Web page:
Next we moved on to the 'Galleries of Justice', Nottinghams former court house and prison. For centuries this was the only site in thecountry where you could be arrested, tried and imprisoned or executed.
A trial was acted out, they had actors dressed up as 'defense and prosecution' taking people from the ordinance for, judge, jury, defendant and witness's. Dave was chosen for the chief witness, the employer. This was a true story of a man accused of smashing up an automated stocking knitting machine, trying to get his job back but being caught in the act by his old employer and in the following struggle the employers gun was discharged, wounding him but not badly. Dave spoke up well for all to hear and acted out the character with zest, more than I say for most of the others. The defendant was found not guilty, as the case against him was so weak, but at the real trial he was found guilty and hanged.
The prison punishments would work well today, hard labour, whipping, solitary confinement in cells with no light at all, treadmills and turning the screw to name but a few. This was well thought through and enlightening, a very good attraction.
After all this excitement we were exhausted so had a burger in MacDonald's, mainly for the sit down and drink, walked around more shops, then made our way back to the boat for a rest before having tea at Weatherpersons as it was Tuesday steak club, which was very tasty.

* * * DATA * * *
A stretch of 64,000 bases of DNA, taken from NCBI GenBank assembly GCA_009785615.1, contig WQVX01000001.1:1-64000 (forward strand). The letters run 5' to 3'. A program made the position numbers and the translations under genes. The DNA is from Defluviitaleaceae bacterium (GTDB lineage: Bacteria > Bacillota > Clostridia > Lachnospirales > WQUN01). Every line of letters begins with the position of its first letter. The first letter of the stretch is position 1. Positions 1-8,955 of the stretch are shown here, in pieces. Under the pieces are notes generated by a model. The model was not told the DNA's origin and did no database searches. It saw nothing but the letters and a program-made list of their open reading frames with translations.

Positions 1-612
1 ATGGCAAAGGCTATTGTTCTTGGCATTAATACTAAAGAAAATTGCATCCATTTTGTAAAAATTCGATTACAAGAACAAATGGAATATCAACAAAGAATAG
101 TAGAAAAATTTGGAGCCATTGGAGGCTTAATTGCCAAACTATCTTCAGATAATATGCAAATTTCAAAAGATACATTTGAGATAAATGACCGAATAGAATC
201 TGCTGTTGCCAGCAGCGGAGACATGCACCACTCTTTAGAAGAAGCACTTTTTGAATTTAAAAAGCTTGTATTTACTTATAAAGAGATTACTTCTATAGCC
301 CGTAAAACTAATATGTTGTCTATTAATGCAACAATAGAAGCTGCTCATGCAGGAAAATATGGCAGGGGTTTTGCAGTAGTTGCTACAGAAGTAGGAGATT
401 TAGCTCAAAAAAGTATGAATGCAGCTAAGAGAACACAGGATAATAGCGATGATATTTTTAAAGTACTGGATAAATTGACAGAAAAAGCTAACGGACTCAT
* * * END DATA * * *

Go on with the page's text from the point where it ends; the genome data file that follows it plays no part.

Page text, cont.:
I got the plant pots off the roof, fed them and took off the dead heads, my last job of the day. Now we will chill out in front of the TV as we both ache all over from all the standing and walking.

Monday 12th. Windy and overcast but dry. I walked to Sainsburys for provisions, on my return journey a man on the tow path asked if I was on a boat, I admitted I was, he then proceeded to tell me how two youths had been on a cruiser which had been moored by where we were standing, spun it round, taken it to the other side of the canal, rammed it into the bank, jumped off and run away and left it adrift. I said we would be moving shortly and I would retrieve it and tie it back up, although I suspected it would probably return on its own with the water current. Out of the blue he said ''are you off ''Iron Butterfly'', I confirmed I was, he then went on to tell me how great the web site is and how him and his wife had enjoyed reading it and that he was having a boat built which was also late for delivery. So my quick nip to the shops turned into a marathon and I knew Dave was itching to get on, still as I am always saying, if you are in a hurry you are in the wrong place.
We walked into and round town, its large, so by the time we got back to the boat, armed with tourist information, we were knackered.